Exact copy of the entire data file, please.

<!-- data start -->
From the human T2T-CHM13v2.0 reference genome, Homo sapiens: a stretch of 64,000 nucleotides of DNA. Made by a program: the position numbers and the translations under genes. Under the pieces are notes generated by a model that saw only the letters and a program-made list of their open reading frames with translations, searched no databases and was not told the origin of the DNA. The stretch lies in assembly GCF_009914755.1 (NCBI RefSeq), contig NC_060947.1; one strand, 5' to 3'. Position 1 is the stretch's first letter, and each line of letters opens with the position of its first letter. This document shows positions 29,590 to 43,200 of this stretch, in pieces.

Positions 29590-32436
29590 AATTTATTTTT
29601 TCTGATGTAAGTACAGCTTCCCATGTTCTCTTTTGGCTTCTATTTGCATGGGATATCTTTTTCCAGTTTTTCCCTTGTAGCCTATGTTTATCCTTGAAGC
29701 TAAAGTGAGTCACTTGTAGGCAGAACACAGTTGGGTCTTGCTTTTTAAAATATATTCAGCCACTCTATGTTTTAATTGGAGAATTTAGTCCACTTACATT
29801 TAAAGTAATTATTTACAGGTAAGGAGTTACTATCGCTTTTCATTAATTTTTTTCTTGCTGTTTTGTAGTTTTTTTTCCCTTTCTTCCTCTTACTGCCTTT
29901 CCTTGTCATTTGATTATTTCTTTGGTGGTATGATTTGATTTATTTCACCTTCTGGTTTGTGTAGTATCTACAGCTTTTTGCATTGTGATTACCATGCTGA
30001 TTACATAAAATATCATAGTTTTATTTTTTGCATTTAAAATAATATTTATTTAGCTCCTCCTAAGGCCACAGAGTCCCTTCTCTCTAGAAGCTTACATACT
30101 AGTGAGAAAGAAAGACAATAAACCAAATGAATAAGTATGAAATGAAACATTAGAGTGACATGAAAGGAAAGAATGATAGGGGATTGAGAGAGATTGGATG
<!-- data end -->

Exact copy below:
From the human T2T-CHM13v2.0 reference genome, Homo sapiens: a stretch of 64,000 nucleotides of DNA. Made by a program: the position numbers and the translations under genes. Under the pieces are notes generated by a model that saw only the letters and a program-made list of their open reading frames with translations, searched no databases and was not told the origin of the DNA. The stretch lies in assembly GCF_009914755.1 (NCBI RefSeq), contig NC_060947.1; one strand, 5' to 3'. Position 1 is the stretch's first letter, and each line of letters opens with the position of its first letter. This document shows positions 29,590 to 43,200 of this stretch, in pieces.

Positions 29590-32436
29590 AATTTATTTTT
29601 TCTGATGTAAGTACAGCTTCCCATGTTCTCTTTTGGCTTCTATTTGCATGGGATATCTTTTTCCAGTTTTTCCCTTGTAGCCTATGTTTATCCTTGAAGC
29701 TAAAGTGAGTCACTTGTAGGCAGAACACAGTTGGGTCTTGCTTTTTAAAATATATTCAGCCACTCTATGTTTTAATTGGAGAATTTAGTCCACTTACATT
29801 TAAAGTAATTATTTACAGGTAAGGAGTTACTATCGCTTTTCATTAATTTTTTTCTTGCTGTTTTGTAGTTTTTTTTCCCTTTCTTCCTCTTACTGCCTTT
29901 CCTTGTCATTTGATTATTTCTTTGGTGGTATGATTTGATTTATTTCACCTTCTGGTTTGTGTAGTATCTACAGCTTTTTGCATTGTGATTACCATGCTGA
30001 TTACATAAAATATCATAGTTTTATTTTTTGCATTTAAAATAATATTTATTTAGCTCCTCCTAAGGCCACAGAGTCCCTTCTCTCTAGAAGCTTACATACT
30101 AGTGAGAAAGAAAGACAATAAACCAAATGAATAAGTATGAAATGAAACATTAGAGTGACATGAAAGGAAAGAATGATAGGGGATTGAGAGAGATTGGATG